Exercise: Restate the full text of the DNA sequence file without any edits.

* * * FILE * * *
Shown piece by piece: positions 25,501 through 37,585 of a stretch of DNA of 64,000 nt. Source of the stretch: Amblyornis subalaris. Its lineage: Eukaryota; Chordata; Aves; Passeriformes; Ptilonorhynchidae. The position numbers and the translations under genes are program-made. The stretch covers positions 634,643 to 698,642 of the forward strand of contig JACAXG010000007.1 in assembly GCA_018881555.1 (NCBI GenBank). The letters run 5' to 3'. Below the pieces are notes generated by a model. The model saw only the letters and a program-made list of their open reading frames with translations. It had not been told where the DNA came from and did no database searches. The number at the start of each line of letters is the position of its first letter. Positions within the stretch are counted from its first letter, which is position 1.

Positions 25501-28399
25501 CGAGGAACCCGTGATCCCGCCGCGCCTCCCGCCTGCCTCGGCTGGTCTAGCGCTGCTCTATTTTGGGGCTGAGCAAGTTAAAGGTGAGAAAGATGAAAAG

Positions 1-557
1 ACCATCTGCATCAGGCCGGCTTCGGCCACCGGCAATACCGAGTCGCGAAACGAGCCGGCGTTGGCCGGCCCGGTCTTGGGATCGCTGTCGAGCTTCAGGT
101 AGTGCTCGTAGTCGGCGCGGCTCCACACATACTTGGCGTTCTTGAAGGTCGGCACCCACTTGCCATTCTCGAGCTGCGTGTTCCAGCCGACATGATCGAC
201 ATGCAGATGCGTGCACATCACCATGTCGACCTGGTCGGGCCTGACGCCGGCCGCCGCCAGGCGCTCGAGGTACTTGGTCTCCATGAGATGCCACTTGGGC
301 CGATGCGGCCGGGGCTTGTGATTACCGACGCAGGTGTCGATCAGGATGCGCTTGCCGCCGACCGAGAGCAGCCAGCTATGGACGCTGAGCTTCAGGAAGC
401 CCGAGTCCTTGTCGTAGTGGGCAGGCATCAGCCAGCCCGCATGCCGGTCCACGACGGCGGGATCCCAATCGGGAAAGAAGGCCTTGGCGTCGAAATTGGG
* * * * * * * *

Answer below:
Shown piece by piece: positions 25,501 through 37,585 of a stretch of DNA of 64,000 nt. Source of the stretch: Amblyornis subalaris. Its lineage: Eukaryota; Chordata; Aves; Passeriformes; Ptilonorhynchidae. The position numbers and the translations under genes are program-made. The stretch covers positions 634,643 to 698,642 of the forward strand of contig JACAXG010000007.1 in assembly GCA_018881555.1 (NCBI GenBank). The letters run 5' to 3'. Below the pieces are notes generated by a model. The model saw only the letters and a program-made list of their open reading frames with translations. It had not been told where the DNA came from and did no database searches. The number at the start of each line of letters is the position of its first letter. Positions within the stretch are counted from its first letter, which is position 1.

Positions 25501-28399
25501 CGAGGAACCCGTGATCCCGCCGCGCCTCCCGCCTGCCTCGGCTGGTCTAGCGCTGCTCTATTTTGGGGCTGAGCAAGTTAAAGGTGAGAAAGATGAAAAG

Positions 1-557
1 ACCATCTGCATCAGGCCGGCTTCGGCCACCGGCAATACCGAGTCGCGAAACGAGCCGGCGTTGGCCGGCCCGGTCTTGGGATCGCTGTCGAGCTTCAGGT
101 AGTGCTCGTAGTCGGCGCGGCTCCACACATACTTGGCGTTCTTGAAGGTCGGCACCCACTTGCCATTCTCGAGCTGCGTGTTCCAGCCGACATGATCGAC
201 ATGCAGATGCGTGCACATCACCATGTCGACCTGGTCGGGCCTGACGCCGGCCGCCGCCAGGCGCTCGAGGTACTTGGTCTCCATGAGATGCCACTTGGGC
301 CGATGCGGCCGGGGCTTGTGATTACCGACGCAGGTGTCGATCAGGATGCGCTTGCCGCCGACCGAGAGCAGCCAGCTATGGACGCTGAGCTTCAGGAAGC
401 CCGAGTCCTTGTCGTAGTGGGCAGGCATCAGCCAGCCCGCATGCCGGTCCACGACGGCGGGATCCCAATCGGGAAAGAAGGCCTTGGCGTCGAAATTGGG